• What about forest fires? Can we protect ourselves? Are there laws we need to follow?

It’s a pretty long list. And as time goes by I’ve got a feeling it’s going to get an awful lot longer. But it’s given me a good starting point. A way to stop jumping round in circles. And is the days go by I’ll take one question at a time and find out everything I can about it – and share my findings with you. One, simple, step at a time. 

Because as a wise man once said, that’s how we climb mountains. Look to the path at our feet – not the far distant summit – and just start walking. Nice and easy. And whenever I’m feeling overwhelmed and out of my depth I try to remember that advice. Break everything down into bite size chunks and just take it one slow step at a time. 

Every journey begins with a single step

Tomorrow then I’ll hope to be able to sit here and write up the answer to that first question for our move to Portugal. 

  • How to apply for residency?

And then we’ll go through all those questions, one by one, as we try to get ready to leave Scotland and head on down to our new home.

There’s a lot standing in our path right now, mainly caused by Covid-19. Jay can’t work at the moment because of the virus. The small pension plan we’re planning on cashing in to buy the land has got £6K smaller since the pandemic began. And with nearly three months of no income we’ve not only not made money – we’re also increasing our debt. 

To top it off Portugal is still in lockdown. I hear they’re planning on opening their borders soon. But they expect there will be a second wave of the virus, and further border closures in the future.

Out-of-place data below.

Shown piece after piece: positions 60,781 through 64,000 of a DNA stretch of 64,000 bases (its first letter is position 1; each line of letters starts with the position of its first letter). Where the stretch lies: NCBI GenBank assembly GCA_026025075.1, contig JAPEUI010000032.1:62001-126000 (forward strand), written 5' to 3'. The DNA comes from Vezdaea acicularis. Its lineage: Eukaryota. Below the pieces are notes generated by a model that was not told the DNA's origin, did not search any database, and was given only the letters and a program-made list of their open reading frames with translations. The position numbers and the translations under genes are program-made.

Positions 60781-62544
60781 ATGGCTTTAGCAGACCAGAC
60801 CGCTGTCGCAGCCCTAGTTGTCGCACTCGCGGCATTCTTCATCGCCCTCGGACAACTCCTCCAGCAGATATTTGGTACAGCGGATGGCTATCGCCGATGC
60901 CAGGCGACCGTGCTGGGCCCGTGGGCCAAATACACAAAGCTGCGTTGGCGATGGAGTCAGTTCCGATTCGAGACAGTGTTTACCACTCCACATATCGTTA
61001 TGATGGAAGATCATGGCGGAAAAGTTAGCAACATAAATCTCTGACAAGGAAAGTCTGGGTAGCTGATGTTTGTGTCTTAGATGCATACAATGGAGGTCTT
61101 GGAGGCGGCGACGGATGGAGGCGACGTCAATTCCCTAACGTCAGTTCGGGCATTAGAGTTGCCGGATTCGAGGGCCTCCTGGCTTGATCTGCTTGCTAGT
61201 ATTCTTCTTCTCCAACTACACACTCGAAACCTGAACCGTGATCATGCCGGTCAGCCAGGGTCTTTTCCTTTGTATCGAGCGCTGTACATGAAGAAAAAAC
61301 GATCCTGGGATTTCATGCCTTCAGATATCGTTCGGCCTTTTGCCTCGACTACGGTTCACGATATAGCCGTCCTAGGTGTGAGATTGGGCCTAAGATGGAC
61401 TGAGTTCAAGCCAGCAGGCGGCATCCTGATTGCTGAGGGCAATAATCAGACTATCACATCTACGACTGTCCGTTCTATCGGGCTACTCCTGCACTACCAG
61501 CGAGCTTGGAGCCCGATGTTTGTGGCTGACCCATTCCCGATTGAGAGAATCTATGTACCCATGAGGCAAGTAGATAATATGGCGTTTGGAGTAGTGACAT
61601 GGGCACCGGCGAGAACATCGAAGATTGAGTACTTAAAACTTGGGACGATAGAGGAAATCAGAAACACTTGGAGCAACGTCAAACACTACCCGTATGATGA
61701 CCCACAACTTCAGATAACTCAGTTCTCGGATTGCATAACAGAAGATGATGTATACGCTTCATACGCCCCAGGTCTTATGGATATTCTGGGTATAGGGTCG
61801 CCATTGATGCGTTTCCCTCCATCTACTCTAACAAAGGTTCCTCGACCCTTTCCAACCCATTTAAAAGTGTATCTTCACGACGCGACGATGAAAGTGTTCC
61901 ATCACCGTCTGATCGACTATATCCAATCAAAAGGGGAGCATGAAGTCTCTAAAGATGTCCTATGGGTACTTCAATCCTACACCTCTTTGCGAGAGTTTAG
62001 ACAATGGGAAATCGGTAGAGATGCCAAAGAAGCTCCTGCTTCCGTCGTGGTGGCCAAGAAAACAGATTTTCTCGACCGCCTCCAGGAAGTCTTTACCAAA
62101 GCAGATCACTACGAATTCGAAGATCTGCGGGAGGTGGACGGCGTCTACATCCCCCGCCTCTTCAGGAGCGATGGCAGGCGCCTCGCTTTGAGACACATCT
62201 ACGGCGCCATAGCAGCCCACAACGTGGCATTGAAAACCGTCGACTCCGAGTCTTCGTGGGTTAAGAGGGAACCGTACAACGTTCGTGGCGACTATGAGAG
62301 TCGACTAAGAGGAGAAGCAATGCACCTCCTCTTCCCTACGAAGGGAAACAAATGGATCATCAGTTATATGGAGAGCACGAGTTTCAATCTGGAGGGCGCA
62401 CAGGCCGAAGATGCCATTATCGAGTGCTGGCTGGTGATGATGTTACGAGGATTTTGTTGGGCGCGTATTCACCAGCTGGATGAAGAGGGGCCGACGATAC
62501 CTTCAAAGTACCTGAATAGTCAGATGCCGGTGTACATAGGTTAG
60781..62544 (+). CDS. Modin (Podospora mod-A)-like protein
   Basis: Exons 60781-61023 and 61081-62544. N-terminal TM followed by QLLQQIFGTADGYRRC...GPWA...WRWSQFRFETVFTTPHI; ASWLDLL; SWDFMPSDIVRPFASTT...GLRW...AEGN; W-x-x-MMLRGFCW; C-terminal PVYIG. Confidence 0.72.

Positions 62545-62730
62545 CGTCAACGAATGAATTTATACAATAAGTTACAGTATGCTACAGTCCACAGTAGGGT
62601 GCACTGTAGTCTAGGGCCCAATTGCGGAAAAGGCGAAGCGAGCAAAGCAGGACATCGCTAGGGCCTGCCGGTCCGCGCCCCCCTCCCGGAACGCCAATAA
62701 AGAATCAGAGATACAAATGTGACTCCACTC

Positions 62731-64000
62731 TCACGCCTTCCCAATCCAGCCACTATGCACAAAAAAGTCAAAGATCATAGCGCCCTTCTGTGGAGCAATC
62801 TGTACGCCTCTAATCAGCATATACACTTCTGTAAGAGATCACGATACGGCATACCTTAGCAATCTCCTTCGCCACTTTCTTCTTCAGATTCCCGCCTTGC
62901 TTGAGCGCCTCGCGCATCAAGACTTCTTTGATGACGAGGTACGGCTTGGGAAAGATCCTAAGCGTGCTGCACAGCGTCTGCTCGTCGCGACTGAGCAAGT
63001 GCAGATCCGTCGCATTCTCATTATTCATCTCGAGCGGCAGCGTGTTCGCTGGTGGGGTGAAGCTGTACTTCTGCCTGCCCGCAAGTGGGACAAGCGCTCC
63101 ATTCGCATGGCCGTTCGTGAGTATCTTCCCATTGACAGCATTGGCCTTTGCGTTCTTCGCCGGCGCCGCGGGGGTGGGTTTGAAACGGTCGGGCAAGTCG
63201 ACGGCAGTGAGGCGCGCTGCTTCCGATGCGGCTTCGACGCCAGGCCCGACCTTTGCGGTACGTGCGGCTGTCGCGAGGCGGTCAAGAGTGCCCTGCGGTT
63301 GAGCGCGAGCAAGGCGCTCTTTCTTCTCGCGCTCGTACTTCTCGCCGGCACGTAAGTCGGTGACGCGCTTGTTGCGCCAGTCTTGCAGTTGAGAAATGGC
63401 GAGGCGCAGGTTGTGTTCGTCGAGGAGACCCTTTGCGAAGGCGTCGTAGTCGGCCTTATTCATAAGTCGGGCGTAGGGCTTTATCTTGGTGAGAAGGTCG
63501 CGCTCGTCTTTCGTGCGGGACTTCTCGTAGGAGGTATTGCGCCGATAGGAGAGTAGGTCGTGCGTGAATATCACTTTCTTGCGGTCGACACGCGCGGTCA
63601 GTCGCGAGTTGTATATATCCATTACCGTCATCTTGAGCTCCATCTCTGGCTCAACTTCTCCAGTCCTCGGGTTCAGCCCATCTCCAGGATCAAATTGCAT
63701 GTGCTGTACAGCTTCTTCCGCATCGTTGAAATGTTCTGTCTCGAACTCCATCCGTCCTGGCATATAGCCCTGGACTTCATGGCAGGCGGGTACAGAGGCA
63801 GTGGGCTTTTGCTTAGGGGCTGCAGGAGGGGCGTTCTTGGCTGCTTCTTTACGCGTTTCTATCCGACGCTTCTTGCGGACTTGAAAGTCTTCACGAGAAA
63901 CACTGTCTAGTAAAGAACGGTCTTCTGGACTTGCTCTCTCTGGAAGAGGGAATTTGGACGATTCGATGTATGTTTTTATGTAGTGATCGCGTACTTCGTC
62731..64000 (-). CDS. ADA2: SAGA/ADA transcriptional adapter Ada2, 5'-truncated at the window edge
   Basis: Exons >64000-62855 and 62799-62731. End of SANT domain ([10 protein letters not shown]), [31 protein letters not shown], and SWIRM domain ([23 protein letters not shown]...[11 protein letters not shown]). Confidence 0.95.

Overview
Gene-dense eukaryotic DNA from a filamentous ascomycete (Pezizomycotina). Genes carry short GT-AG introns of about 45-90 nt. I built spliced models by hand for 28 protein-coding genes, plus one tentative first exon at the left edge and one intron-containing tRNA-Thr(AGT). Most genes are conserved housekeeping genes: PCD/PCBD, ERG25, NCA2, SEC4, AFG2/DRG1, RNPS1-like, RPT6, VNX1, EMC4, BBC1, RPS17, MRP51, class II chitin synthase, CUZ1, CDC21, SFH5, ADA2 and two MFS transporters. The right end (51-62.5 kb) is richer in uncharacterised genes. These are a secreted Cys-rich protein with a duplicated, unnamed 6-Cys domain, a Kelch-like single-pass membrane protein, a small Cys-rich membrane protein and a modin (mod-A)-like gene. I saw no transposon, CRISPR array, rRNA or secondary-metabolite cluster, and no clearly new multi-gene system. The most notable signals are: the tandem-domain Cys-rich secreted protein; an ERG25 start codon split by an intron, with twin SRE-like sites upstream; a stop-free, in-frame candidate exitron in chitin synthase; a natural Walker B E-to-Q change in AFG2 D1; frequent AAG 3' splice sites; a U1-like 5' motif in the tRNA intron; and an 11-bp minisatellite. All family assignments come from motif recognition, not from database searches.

France is bringing in quarantine on entry to the country. Spain is only allowing limited transit – and wanting to move to Portugal without already having a residency permit will not be enough.

Nothing is certain. The virus has spread like a web through our communities. Creating a maze of swiftly opening and closing doors. To make it to Portugal we need to be ready to go when those doors open. And we need them all to open at once.

The first gateway we need to cross to mobe to Portugal

Iggy needs new tires soon and an MOT. We’ve spoken to the pension fund people and it will take at least eight weeks to access our funds. And Jay has essential training to finish before December or he loses his registration. But to complete it he needs to be physically assessed in the workplace. And right now he can’t work.

I don’t know if we’ll be able to overcome these hurdles. But I know for sure that we’re going to give it everything we’ve got. In the last three days what was once a distant, half formed dream, has become our new direction. A firm and solid goal that we are aiming all our energies at. To move to Portugal.

Twenty four hours ago it seemed huge. Almost insurmountable. But today I have a long list of questions. And as I answer them I have a growing list of things to do. Each item on my lists is a simple, small step. And our feet are moving steadily forwards.

Fi. x

P.s. If you can think of any questions I might not have covered please drop them in the comments below. I’ll do my best to find answers to them too.